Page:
User voted Positive.
1 vote
Jul 12, 2016

I think it's a positive movement, with some serious caveats.

No one should be made to feel ashamed because of things they can't help. The "fat acceptance" movement actually dovetails with a lot of other body acceptance and ableist trends: many people don't match some totally arbitrary idea of beauty, even though their present weight and their present equilibrium is healthy.

Eating disorders are a serious problem in the United States and globally. Having an environment where people with eating disorders feel that they truly must be skinny to be loved is a problem.

Moreover, shaming and ridiculing people for their choices, even when those choices have negative and self-destructive effects, is useless and vile. Any addict can tell you that shame doesn't stop self-destructive spirals: it worsens it.

On the other hand, obesity is a medical and psychological issue. A fat acceptance movement with the wrong message poses two serious dangers:

  1. Instead of giving people a reason to love themselves more, it could instead enable people to continue bad, unhealthy habits that lower their energy, restrict their ability to contribute to society, and stress medical care systems.
  2. It could empower corporations that seek to continue to sell us junk food. Rather than being regulated, we'd simply come to accept obesity as a fact of life. Worse, criticisms of junk food vendors could become defended against by their surrogates and representatives saying, "You're just fat shaming people. People have a right to purchase our product". One can even imagine scenarios where it would become a discrimination issue to refuse to hire an obese person, even if that obese person couldn't perform the job.
(As to the last point: To be clear, there are real concerns about discrimination against the obese. In general, present anti-discrimination law allows for discrimination against people if they are impaired from doing the job in such a way that there is no reasonable accommodation. That should also apply to obesity).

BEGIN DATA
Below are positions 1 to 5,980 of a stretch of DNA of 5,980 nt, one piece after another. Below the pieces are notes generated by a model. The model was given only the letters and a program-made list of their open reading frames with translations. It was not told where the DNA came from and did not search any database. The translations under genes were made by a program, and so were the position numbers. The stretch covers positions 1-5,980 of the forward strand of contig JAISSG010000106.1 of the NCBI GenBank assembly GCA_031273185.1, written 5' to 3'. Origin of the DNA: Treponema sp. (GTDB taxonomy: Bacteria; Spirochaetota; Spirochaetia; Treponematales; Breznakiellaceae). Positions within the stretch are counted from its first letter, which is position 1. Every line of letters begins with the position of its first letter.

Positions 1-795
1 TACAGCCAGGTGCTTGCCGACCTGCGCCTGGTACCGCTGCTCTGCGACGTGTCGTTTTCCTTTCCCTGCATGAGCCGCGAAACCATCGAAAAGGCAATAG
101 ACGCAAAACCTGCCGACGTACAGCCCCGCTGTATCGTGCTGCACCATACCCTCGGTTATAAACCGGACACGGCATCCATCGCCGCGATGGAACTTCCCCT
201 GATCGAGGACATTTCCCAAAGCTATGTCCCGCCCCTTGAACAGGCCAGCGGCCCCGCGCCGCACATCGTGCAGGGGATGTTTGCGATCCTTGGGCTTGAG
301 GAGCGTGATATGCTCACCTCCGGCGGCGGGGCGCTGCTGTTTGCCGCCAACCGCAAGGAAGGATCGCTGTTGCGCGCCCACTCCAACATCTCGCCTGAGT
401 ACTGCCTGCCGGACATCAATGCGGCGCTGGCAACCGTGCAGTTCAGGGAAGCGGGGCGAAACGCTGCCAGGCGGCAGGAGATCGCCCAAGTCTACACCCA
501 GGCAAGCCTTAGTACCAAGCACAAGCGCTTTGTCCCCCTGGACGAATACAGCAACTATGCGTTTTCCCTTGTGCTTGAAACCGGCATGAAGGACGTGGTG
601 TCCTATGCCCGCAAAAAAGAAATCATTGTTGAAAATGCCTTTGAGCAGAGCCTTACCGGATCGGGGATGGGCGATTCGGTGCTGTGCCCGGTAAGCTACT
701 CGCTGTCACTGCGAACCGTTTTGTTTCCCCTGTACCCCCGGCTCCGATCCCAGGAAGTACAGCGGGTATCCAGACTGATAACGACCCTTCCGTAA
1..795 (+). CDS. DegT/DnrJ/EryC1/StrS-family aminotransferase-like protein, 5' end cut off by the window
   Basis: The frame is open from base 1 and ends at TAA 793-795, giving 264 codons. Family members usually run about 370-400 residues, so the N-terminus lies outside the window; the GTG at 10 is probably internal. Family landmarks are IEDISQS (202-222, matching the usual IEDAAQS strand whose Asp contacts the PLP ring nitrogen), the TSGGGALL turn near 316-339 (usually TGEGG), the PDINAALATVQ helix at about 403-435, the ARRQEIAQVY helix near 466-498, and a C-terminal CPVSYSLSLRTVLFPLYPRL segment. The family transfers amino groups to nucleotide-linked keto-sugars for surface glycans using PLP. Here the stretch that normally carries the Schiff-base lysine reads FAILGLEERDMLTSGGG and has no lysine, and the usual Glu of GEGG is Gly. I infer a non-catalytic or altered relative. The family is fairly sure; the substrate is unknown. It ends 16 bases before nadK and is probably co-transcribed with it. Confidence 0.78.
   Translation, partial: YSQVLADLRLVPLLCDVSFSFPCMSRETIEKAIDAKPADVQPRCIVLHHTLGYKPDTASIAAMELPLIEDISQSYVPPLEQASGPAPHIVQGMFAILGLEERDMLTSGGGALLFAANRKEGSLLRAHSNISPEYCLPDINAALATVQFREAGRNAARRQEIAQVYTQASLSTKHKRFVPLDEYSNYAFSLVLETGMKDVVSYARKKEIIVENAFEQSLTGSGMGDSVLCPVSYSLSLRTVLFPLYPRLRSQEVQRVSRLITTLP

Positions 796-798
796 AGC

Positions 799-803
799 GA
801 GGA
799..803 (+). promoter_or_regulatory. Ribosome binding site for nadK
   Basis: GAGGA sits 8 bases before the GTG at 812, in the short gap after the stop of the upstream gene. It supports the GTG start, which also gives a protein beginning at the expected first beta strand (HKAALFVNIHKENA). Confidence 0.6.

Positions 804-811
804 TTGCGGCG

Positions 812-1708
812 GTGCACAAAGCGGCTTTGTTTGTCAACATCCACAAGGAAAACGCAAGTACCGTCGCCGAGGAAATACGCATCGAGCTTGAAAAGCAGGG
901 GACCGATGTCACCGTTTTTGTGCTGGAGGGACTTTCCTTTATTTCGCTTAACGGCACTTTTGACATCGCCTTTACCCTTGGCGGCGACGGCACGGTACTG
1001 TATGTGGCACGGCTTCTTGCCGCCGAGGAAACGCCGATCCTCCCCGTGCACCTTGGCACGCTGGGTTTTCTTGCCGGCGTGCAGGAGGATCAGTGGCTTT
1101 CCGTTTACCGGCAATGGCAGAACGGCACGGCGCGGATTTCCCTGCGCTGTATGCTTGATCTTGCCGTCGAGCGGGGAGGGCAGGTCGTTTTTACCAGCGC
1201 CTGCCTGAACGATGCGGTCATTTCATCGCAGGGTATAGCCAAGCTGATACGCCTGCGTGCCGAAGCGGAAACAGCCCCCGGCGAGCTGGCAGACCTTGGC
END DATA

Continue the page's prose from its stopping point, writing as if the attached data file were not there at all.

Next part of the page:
Luckily, there's no contradiction between fat acceptance and fighting obesity. In fact, they're one and the same.

Too often, our natural instinct to try to curtail or change other peoples' behavior is to either literally or figuratively smash them into submission. We shame them, attack them, imprison them, penalize them, etc.

This is a useless approach. Even with overwhelming force, it usually only works temporarily, and at great cost to both those exerting the force and those enduring it.

Think about it. We don't want people to go onto a crash diet to lose 60 pounds to get a bikini body back. We want people to make sustainable, long-term dietary and exercise choices that will maintain their health and happiness.

The message our society should be pushing for when it comes to obesity is, "Our society accepts everyone, no matter their body shape, their hormonal balance, or their life choices. But we also want people to love themselves and each other enough to support each other to make healthy choices".

A coach who tells you "You suck" isn't helping. A coach who tells you, "You can do this, you can improve" is.

The "fat acceptance" movement is in fact a microcosm of movements about disability status and mental illness writ large. We want to give people more choices, not fewer. We want to encourage people to change, not discourage them away from their present. We want people to know that they can make mistakes and be forgiven.

The "fat acceptance" movement has to dovetail with and ally with organic food, healthy living and food regulation movements. We have to introduce more transparency into our food production, distribution and consumption system and eliminate the worst offenders (while honoring the rights of people to make informed decisions).

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